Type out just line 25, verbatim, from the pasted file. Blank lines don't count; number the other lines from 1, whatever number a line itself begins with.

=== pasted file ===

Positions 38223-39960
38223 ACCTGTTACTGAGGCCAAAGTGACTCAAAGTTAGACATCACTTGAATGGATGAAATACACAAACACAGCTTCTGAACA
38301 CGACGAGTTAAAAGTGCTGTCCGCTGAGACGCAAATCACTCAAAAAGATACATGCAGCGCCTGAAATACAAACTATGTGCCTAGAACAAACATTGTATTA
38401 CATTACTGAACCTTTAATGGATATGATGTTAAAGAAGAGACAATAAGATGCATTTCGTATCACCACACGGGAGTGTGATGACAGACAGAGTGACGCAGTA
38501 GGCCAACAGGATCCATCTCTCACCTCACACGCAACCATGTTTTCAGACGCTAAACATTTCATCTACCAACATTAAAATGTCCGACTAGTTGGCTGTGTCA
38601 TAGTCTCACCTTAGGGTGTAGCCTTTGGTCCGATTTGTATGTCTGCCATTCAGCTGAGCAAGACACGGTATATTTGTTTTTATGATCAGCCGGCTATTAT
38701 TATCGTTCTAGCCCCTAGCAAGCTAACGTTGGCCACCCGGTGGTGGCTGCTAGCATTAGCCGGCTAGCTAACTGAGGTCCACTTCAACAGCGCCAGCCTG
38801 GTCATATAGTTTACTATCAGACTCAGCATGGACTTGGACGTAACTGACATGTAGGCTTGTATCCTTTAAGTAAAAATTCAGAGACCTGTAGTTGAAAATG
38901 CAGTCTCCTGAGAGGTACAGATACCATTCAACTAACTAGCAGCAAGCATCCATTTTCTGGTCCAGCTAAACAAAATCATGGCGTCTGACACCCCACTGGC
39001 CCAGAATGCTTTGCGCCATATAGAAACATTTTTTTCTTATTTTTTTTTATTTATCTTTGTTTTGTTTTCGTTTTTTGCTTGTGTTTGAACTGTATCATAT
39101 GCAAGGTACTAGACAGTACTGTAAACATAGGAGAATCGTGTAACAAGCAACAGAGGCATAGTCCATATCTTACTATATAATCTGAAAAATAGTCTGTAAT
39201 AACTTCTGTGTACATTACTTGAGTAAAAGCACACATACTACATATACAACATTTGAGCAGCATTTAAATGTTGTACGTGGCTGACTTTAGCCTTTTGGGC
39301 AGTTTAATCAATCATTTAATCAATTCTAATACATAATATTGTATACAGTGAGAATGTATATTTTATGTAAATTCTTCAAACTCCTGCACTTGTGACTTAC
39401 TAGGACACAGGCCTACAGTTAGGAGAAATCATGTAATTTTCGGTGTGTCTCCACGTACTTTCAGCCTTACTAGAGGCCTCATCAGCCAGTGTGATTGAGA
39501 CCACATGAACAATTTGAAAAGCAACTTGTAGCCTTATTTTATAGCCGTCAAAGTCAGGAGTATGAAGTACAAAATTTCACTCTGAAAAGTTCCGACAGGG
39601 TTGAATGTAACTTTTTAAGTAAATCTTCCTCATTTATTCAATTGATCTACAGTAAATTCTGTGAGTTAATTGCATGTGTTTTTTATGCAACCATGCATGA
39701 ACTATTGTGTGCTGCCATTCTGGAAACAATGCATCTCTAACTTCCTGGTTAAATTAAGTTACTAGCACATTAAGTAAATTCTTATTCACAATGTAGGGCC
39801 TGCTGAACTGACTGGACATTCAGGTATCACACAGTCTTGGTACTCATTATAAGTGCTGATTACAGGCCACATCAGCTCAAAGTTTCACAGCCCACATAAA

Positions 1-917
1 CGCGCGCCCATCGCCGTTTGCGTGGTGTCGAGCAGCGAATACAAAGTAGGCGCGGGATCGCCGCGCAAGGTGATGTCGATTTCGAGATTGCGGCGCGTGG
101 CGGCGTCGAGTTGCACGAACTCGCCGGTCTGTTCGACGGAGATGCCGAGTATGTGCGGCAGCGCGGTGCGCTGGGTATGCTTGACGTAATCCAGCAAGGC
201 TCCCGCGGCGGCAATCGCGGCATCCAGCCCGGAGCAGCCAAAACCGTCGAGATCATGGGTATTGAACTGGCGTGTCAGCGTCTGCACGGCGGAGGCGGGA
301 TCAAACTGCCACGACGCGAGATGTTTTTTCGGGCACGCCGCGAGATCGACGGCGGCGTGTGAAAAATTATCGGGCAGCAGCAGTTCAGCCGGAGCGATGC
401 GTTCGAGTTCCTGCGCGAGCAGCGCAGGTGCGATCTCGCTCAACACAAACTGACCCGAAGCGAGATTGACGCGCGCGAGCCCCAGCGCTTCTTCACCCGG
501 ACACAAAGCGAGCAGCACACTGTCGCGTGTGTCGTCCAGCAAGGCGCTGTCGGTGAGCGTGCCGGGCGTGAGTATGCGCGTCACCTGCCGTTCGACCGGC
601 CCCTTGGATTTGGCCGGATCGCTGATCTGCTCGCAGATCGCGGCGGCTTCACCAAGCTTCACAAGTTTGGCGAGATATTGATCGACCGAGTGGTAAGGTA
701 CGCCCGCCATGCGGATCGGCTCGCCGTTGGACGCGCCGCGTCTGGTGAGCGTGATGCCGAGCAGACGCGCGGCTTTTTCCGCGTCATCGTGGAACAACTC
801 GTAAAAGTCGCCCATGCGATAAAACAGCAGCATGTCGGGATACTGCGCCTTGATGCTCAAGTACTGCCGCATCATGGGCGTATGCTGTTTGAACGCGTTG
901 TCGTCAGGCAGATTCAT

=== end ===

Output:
501 ACACAAAGCGAGCAGCACACTGTCGCGTGTGTCGTCCAGCAAGGCGCTGTCGGTGAGCGTGCCGGGCGTGAGTATGCGCGTCACCTGCCGTTCGACCGGC